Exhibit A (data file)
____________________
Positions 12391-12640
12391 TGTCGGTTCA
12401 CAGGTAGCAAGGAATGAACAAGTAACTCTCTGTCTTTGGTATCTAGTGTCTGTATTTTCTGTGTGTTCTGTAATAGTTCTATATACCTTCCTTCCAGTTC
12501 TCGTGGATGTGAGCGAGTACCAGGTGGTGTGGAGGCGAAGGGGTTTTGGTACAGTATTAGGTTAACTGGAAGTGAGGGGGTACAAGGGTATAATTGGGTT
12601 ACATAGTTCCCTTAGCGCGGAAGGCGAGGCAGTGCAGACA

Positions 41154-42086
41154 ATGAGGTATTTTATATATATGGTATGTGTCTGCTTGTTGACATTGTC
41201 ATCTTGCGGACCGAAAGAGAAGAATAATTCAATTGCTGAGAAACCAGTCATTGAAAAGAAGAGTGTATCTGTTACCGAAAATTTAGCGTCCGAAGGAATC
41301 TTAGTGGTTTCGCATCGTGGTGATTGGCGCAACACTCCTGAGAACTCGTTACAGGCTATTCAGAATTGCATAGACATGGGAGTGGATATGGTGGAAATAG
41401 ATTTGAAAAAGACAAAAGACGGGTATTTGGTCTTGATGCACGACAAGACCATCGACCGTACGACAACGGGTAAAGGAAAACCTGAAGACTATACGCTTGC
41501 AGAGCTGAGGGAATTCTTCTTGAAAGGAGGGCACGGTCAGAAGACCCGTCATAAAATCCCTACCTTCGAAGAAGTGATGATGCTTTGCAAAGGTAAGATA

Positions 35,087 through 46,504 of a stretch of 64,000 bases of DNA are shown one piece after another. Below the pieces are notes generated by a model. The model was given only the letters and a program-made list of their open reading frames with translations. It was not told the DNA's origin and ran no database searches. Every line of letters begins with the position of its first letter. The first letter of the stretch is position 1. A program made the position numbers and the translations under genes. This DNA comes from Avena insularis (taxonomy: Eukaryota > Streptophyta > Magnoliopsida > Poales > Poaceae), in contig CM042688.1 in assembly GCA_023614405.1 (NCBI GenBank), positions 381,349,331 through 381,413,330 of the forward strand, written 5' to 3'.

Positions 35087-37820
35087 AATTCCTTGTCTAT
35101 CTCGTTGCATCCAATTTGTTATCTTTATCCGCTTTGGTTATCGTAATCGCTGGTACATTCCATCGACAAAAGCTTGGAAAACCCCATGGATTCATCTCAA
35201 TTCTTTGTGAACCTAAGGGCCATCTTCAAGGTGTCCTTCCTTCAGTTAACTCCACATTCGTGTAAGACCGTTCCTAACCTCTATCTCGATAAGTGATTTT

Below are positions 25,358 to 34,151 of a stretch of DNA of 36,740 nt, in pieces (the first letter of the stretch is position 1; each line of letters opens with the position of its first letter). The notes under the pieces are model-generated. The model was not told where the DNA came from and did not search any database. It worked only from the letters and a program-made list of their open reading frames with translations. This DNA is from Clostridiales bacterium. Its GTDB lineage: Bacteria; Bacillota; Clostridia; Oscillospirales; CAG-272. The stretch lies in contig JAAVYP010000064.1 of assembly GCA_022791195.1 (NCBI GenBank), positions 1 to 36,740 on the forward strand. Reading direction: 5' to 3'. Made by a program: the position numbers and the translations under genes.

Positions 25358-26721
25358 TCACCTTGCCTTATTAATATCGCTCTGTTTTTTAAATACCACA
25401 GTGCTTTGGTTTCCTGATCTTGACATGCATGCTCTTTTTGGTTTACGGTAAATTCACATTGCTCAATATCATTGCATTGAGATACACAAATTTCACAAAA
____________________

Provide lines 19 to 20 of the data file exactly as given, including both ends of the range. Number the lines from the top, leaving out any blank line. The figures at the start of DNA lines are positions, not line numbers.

25358 TCACCTTGCCTTATTAATATCGCTCTGTTTTTTAAATACCACA
25401 GTGCTTTGGTTTCCTGATCTTGACATGCATGCTCTTTTTGGTTTACGGTAAATTCACATTGCTCAATATCATTGCATTGAGATACACAAATTTCACAAAA